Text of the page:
The vast majority of voters outside the blue urban enclaves support Republican policies: a robust national defense, law and order, a strong small business sector, carefully controlled immigration, traditional American values, and fair and clean elections. Democrat national policies that support special interests, high taxes, and abortion to the moment of birth, when combined with an anti-small business, anti-police, and anti-free speech program, will guarantee failure. Democrat control in Washington will give us a stagnant economy, a loss of jobs, massive increases in crime, reduced family incomes and an accelerated transfer of wealth from the middle class to the billionaires. In 2022, state and local Democrat officeholders will own these polices and, outside the urban enclaves, the Democrat brand will be toxic.
Most Americans simply want good government, something that Democrats cannot provide. Deep blue California and New York, or Chicago, Atlanta, Seattle and Milwaukee are scarcely models of governance to inspire average American voters. In 2022 Republicans should go on the offensive and dramatically increase the Republican majorities in the Red States and look to increasing their numbers in Blue States with largely conservative populations such as New Mexico (38% identify as conservative versus 20% liberal) and Virginia (33% conservative versus 24% liberal). Remember, at the state and local level, our bench is far superior than theirs.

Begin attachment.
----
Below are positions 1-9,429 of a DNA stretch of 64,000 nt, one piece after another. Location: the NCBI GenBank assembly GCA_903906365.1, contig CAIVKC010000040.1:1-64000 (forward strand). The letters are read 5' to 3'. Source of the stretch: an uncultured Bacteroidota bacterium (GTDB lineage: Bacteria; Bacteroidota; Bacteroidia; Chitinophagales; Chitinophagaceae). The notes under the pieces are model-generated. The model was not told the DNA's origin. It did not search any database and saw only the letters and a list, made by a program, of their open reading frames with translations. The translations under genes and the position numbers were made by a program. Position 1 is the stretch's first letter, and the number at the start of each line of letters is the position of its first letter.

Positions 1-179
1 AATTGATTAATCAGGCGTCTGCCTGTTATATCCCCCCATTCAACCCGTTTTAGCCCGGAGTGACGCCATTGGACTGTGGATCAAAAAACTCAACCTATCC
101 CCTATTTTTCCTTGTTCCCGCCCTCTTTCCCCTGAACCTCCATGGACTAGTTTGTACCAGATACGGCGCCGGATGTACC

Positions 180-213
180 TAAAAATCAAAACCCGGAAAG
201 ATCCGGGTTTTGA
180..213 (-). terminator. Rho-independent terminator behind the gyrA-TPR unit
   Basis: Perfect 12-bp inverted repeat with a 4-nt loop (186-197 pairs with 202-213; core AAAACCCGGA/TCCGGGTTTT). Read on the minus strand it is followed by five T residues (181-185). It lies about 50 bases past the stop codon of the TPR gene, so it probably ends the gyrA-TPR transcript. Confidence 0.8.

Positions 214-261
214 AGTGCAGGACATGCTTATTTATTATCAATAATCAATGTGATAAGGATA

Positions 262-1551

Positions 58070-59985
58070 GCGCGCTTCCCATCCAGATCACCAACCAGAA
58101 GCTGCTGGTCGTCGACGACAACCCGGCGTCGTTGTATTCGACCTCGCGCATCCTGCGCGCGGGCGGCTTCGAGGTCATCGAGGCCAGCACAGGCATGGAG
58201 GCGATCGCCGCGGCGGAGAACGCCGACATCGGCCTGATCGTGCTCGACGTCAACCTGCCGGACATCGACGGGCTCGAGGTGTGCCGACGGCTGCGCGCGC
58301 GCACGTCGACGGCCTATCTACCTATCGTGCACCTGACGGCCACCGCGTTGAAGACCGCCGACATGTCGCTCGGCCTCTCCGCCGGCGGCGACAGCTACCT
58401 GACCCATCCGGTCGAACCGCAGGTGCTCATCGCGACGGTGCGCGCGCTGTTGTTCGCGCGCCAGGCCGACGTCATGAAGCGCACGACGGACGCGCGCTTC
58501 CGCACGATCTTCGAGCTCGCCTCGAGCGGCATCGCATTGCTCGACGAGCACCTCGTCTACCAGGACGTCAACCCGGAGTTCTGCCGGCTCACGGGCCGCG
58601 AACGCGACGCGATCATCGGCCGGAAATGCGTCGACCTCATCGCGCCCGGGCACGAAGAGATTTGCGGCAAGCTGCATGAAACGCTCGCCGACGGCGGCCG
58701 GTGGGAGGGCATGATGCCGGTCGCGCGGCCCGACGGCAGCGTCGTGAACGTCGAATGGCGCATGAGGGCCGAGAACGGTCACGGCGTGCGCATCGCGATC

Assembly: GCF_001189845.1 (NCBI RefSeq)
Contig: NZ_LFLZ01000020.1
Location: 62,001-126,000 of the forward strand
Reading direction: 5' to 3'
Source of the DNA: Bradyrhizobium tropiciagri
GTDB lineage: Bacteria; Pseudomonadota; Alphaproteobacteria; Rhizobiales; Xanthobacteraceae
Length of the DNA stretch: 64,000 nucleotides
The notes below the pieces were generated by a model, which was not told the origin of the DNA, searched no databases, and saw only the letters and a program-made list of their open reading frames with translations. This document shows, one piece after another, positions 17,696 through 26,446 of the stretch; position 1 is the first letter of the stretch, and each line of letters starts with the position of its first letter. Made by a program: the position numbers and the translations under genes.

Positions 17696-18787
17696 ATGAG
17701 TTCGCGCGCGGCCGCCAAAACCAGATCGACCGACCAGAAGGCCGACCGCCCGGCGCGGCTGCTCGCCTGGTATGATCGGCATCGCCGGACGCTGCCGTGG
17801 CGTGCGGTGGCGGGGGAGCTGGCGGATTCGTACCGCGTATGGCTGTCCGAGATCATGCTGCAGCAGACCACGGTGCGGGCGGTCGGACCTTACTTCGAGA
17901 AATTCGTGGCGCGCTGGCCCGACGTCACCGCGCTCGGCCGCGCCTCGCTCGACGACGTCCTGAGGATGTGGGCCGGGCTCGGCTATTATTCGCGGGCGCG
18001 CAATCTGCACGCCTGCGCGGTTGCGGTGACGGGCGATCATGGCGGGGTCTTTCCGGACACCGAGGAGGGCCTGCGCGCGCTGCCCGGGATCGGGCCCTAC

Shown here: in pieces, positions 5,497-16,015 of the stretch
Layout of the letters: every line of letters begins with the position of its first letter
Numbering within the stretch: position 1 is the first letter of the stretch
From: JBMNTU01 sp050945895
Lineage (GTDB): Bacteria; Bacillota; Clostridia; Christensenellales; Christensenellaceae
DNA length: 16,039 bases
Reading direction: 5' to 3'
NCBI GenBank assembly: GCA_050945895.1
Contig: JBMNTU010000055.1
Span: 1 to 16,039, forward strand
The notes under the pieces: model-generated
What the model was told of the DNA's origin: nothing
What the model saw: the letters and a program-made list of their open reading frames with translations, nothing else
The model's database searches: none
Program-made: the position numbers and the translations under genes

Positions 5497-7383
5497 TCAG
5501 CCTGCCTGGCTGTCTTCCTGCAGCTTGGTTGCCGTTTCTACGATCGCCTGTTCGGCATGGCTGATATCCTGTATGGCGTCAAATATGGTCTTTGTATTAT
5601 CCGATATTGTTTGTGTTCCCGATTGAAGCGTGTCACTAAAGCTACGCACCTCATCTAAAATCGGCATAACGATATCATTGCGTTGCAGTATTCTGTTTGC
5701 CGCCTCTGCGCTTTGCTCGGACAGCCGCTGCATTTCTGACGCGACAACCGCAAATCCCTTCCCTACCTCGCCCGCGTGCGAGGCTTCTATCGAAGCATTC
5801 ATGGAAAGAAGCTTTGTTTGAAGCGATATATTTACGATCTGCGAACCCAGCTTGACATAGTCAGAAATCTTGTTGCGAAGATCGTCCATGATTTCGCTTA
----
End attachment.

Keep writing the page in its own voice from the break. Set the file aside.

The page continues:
James S. Corum PhD is a military historian and retired lieutenant colonel US Army Reserve. Author and co-author of 14 books.